Toolbox Drawer Liners

As you may know I am not a big fan of putting tools in drawers. One of the reasons for this is that every time you open or close them things slide around a little. To fix this I am going to line the drawers with felt. A bonus of this fix is noise reduction and aesthetics.

Before anyone asks, No Yeti does not make toolboxes. I had a bunch of these stickers in different colors so by putting one on each toolbox it gave me an easy way to color code the keys. I would have 8 identical looking keys otherwise.

toolbox with drawer removed
Step one remove drawer

I am removing the drawers to do this. I could do it in place, but this gives me a chance to clean and de-grease them thoroughly and work at table height while sitting. No reason to make this more difficult than it has to be.

wooden template on fabric
Forgot to measure the final size so I will have to do another fitting.

I originally cut a template out of a piece of cardboard and did a test fitting while the drawer was in place. Since I have a few pieces of 1/8″ plywood I will use that for the final parts until I run out of stock.

With the drawer removed I slowly trimmed the plywood to size until I was about 3/16″ under size in both directions, this will allow room for the fabric. I have enough plywood for 3 drawer bottoms, after that I am going to try using foam core. All the dividers will be ½” rigid insulation.

spray glue and roller on fabric
3M Super 77 will hold the face of the fabric to the wood

I sprayed the plywood with 3M Super 77 and waited for it to get tacky. Carefully laid the fabric on and smoothed it with my hand first, then a rubber roller to get maximum contact area. The fabric I am using came from a great local fabric warehouse in Auburn MA. All fabric in the store is just $2.99/yd. This is a medium fabric much like what is used to cover billiard tables, but way cheaper. I have no idea what it is made of and it does not really matter.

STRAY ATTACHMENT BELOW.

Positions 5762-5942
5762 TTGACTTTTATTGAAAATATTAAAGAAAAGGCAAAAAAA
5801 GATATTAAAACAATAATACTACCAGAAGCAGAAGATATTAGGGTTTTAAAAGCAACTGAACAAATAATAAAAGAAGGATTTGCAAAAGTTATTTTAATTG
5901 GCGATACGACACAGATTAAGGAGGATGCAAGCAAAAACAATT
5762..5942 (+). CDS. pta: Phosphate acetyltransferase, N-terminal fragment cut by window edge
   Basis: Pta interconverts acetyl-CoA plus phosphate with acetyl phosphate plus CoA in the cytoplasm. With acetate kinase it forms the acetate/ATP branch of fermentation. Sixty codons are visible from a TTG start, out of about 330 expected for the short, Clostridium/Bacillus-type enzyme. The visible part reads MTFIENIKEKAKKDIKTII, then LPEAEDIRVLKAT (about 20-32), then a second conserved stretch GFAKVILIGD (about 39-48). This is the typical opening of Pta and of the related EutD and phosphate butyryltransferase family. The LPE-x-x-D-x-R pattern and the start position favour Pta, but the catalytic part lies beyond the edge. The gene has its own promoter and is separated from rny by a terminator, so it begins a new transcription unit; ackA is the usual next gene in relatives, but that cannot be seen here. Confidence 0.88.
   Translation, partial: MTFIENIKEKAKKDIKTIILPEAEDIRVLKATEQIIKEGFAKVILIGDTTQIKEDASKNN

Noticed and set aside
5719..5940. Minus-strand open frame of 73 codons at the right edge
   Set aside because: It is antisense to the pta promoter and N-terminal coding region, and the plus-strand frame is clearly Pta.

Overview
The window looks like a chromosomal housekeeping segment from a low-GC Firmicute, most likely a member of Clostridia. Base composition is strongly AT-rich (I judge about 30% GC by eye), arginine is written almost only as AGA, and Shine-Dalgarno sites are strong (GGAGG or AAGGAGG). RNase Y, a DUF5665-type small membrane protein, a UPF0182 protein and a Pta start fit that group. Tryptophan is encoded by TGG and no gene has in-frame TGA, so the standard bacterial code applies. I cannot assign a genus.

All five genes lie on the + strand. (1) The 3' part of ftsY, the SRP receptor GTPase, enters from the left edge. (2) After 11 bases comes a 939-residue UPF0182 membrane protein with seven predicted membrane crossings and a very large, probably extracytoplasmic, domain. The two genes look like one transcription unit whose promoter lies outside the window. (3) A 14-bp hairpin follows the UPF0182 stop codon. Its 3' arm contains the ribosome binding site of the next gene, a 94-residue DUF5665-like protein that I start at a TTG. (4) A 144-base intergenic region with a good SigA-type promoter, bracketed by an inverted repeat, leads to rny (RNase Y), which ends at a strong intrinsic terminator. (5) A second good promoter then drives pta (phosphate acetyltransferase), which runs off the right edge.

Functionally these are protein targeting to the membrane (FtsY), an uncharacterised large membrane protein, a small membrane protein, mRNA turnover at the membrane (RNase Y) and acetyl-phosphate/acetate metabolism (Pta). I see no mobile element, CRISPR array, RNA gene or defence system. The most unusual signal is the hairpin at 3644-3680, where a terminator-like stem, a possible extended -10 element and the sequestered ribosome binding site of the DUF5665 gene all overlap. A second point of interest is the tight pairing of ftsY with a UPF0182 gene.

Thanks to Annie from Technocopia for turning me on to the Auburn Fabric Outlet. Annie is a fantastic teacher and her classes can be found in the “Tool Training” section of the Technocopia website. Highly recommended.

Joe B
tube of barge cement and spreader
Playing cards are plastic coated and make cheap mixing pallets

Once the main side had a chance to dry a bit I spread Barge cement along the back edges about an inch or so wide.

glue spread on edge of backing
Waiting for Barge cement to partially dry

Once that became tacky I carefully folded the edges over and trimmed the corners. I used pieces of gaffers tape to help hold everything until the glue dries completely.

tools on underside of project waiting for glue to dry

The drawers have small clips on the edges where the slides attach but they did not interfere with the installation. I am very pleased with the fit, although I forgot to measure the raw wood piece so I will have do the rough fitting and trimming all over for the next one. Oops.

drawer liner installed
Turned up corner and ripples are a trick of the light, sits flat and nice

Next steps are to do a deeper drawer and make some movable dividers. I will cover those in the same fabric. I am hoping I can get a nice friction fit between the pieces. All four edges are going to be covered too, won’t be as nice as a Kennedy machinist box but it won’t be anywhere near the cost either.

I used some of the 1/8″ plywood to make the outside edges of one of the shallow drawers. 3M Super 77 spray adhesive will do just fine for this. The drawer still has WAY too much stuff in it.

Still too much stuff in it !

Well, I tried an experiment and it is not working out as expected. I bought a sheet of ½” foam insulation thinking it would be easier to work with. In the end I am still using the table saw. The thickness does not sound like much but a ½” loss of depth and an inch of width and length adds up. I am going back to plan A and use 1/8″ ply for the bottom and edges and I will use the foam for making custom dividers.

Plywood is the better way to go